ABOUT THE AUTHOR: Weston Ochse is a former intelligence officer and special operations soldier who has engaged enemy combatants, terrorists, narco smugglers, and human traffickers. His personal war stories include performing humanitarian operations over Bangladesh, being deployed to Afghanistan, and a near miss being cannibalized in Papua New Guinea. His fiction and non-fiction has been praised by USA Today, The Atlantic, The New York Post, The Financial Times of London, and Publishers Weekly. The American Library Association labeled him one of the Major Horror Authors of the 21st Century. His work has also won the Bram Stoker Award, been nominated for the Pushcart Prize, and won multiple New Mexico-Arizona Book Awards. A writer of more than 26 books in multiple genres, his military supernatural series SEAL Team 666 has been optioned to be a movie starring Dwayne Johnson. His military sci fi series, which starts with Grunt Life, has been praised for its PTSD-positive depiction of soldiers at peace and at war. Weston likes to be called a chaotic good paladin and challenges anyone to disagree. After all, no one can really stand a goody two-shoes lawful good character. They can be so annoying. It's so much more fun to be chaotic, even when you're striving to save the world. You can argue with him about this and other things online at Living Dangerously or on Facebook at Badasswriter. All content of this blog is copywrited by Weston Ochse.

Tuesday, April 3, 2018

The Luminaries - Organization, Construction, and Victorian Plot Devices - A Writer's View

As many of you already know from reading my blog, I most often read outside of my own genres of science fiction, horror and thriller. It's not that I don't love my genres because I do. I heart them magnificently. It's just that I want to see other styles and other voices and perhaps in the end bring something new back into my genres that wasn't necessarily there. But what books to read? Where do I go?

I cheat.

I look for award-winning books and read them to try and understand why the book won an award. I read Pulitzer Prize books and Man Booker Prize Books. I read National Book Award Books. I read books that are shortlisted. I read books that booksellers tell me are similar to books that won awards. For the most part, these books hold my attention. About half the time I can see and appreciate why the books won the award they did. And sometimes, like in the case of The Goldfinch and what has become my favirote book of all time, A Little Life, I find myself just overjoyed with the privilege of reading an amazing book.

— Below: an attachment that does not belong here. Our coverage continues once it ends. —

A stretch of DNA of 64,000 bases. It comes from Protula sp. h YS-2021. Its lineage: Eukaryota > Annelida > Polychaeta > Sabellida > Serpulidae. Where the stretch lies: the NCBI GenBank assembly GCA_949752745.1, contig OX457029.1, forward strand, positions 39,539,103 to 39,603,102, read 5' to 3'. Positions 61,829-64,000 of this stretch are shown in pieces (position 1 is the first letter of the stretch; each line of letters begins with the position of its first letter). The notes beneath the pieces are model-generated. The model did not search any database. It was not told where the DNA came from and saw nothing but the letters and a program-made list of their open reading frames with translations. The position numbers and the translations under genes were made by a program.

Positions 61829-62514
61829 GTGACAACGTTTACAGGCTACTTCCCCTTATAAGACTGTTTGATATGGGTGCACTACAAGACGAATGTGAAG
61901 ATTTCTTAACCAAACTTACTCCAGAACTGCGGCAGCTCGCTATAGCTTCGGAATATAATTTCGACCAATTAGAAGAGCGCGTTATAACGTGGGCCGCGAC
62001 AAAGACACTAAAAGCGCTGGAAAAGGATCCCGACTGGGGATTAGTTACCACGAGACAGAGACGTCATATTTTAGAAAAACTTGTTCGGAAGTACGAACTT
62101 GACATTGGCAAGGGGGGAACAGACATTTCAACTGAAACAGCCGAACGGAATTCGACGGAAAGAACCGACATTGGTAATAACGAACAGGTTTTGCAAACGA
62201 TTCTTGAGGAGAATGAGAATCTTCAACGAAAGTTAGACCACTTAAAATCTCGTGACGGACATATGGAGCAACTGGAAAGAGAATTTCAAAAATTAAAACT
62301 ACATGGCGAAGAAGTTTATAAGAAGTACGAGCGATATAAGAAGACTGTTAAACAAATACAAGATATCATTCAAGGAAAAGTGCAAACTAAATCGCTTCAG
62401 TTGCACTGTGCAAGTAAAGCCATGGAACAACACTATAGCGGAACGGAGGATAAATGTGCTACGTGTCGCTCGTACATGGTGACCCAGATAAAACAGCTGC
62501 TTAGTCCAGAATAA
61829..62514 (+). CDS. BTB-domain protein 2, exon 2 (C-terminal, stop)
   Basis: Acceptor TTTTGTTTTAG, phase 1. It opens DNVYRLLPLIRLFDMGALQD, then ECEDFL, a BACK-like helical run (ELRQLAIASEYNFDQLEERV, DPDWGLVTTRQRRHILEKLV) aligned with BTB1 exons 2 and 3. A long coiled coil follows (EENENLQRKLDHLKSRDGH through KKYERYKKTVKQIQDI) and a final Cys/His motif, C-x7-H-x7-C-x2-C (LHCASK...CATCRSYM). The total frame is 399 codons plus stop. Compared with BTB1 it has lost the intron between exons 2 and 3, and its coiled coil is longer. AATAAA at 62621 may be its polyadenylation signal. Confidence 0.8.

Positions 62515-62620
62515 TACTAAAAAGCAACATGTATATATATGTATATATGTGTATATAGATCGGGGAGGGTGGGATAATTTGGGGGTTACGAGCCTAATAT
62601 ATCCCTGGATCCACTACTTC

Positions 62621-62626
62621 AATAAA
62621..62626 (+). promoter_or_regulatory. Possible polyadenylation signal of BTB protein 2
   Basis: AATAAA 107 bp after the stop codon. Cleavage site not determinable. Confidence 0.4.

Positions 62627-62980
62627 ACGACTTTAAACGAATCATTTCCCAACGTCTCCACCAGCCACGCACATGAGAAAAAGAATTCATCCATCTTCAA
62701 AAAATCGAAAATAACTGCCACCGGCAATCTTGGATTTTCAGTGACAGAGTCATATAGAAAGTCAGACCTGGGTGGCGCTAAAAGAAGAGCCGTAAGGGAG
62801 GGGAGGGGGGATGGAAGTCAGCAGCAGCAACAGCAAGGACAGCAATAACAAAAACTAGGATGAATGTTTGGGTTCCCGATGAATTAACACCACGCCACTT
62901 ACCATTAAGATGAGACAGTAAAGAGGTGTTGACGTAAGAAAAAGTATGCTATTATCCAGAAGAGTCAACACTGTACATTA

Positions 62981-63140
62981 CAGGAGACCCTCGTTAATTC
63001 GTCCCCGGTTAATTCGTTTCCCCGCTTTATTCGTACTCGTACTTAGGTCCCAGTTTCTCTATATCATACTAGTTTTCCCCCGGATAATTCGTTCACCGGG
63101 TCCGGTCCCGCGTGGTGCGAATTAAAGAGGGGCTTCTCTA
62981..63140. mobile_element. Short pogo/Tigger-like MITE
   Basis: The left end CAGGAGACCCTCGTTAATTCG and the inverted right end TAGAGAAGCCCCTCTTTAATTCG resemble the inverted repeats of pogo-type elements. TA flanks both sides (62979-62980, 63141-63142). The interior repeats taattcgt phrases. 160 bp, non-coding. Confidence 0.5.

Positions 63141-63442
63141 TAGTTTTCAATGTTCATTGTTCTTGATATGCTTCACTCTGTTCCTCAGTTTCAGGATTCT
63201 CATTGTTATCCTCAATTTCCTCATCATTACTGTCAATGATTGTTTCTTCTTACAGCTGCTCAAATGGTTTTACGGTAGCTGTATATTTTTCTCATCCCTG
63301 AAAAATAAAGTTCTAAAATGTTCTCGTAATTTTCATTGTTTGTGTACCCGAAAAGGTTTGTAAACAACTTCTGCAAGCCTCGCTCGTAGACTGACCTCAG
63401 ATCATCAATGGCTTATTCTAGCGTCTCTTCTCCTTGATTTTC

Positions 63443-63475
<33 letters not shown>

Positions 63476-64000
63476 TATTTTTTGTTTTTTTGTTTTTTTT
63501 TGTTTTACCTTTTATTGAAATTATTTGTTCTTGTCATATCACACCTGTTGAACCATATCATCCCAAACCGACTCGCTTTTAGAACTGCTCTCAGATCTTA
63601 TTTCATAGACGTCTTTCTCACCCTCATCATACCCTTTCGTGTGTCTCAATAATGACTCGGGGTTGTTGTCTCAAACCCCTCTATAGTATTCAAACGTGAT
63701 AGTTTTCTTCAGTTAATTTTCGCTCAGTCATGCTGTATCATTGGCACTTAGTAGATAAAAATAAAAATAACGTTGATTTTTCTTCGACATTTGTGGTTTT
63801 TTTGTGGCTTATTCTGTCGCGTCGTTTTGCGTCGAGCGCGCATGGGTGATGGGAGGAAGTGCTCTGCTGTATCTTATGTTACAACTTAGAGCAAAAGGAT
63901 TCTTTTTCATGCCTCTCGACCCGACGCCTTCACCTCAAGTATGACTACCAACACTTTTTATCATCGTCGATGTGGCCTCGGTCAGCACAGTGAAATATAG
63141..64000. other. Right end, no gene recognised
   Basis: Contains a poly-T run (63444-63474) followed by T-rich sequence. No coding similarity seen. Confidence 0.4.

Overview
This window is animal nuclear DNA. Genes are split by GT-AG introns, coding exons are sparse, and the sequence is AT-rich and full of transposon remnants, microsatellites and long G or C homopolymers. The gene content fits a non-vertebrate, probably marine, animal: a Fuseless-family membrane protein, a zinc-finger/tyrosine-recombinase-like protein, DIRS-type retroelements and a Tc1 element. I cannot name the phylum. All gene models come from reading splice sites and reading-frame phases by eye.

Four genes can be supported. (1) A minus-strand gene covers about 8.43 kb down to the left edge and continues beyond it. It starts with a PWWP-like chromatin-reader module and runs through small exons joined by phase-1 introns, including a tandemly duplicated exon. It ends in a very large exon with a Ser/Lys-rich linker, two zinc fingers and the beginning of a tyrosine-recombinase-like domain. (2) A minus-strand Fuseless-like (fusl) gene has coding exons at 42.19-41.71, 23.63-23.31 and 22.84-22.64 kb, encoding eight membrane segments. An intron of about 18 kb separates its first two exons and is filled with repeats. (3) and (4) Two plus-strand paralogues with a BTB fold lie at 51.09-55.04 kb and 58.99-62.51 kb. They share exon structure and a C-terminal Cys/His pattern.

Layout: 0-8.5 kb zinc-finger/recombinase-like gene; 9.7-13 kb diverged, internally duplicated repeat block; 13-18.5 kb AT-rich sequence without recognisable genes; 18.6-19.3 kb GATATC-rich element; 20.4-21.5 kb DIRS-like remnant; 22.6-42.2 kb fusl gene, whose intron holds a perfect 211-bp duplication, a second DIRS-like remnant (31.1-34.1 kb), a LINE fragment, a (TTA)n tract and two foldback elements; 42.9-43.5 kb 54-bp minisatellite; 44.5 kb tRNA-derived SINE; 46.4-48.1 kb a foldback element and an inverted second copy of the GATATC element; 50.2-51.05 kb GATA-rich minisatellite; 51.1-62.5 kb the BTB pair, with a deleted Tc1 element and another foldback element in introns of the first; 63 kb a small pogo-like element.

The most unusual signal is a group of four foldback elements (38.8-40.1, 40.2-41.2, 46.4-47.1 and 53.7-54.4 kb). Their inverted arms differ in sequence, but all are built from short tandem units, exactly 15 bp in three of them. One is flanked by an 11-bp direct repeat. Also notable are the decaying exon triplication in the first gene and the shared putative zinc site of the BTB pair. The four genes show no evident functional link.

I recently read Luminaries: A Novel by Elizabeth Catton which won the 2013 Man Booker Prize. This prize is awarded annually to the best book written in English and published in the UK. At 28, she is the youngest to have won this award.

Laura Miller of Salon.com breaks it down like Donkey Kong for us. "From the first five pages of "The Luminaries," it's evident that Catton's model is the Victorian "sensation novel," in which middle-class characters were suddenly confronted with alarming, inexplicable and uncanny events whose true causes and (usually scandalous) nature are gradually revealed in the course of the story. The best-known examples of these are "The Woman in White" and "The Moonstone" by Wilkie Collins, and it's safe to say that if you are one of Collins' avid modern-day fans, you'll be in clover with "The Luminaries." But if Collins' novels are rich in reversals and twists, Catton's is a veritable Gothic cathedral of plot, so complex and intricate that most readers will find themselves doubling back to make sure they've got it all straight. "The Luminaries" might have been written with the sole intention of disproving the canard that literary fiction is short on old-fashioned storytelling. There's enough plot here to fill four novels.

And there is. There's plot galore. Every character has their own complete arc and you learn, for good or bad, who they are, why they are, and what happens to them. Just look at the character map below. This means that the book is a big book. 

And it is. 

The question you are asking was did it drag. And that's an excellent question. 

To that I will answer yes and no.

Yes, it dragged because of two reasons. 1) I needed time to get into the writing style. The first third of the book is written in a Victorian style that gets its power from revolving narrators and their ability to dramatically deliver rumor and gossip. In fact, much of the plot is propelled by gossip, one character detailing what another character is doing and so on. Once into it, I found the narrative style both intriguing and engaging. and 2), also, because of the order that the author chose to present the plot-- basically the organization structure of the novel.  It took me a few literary moments to Grok what she was doing, but once I was, I enjoyed the way the plot was presented.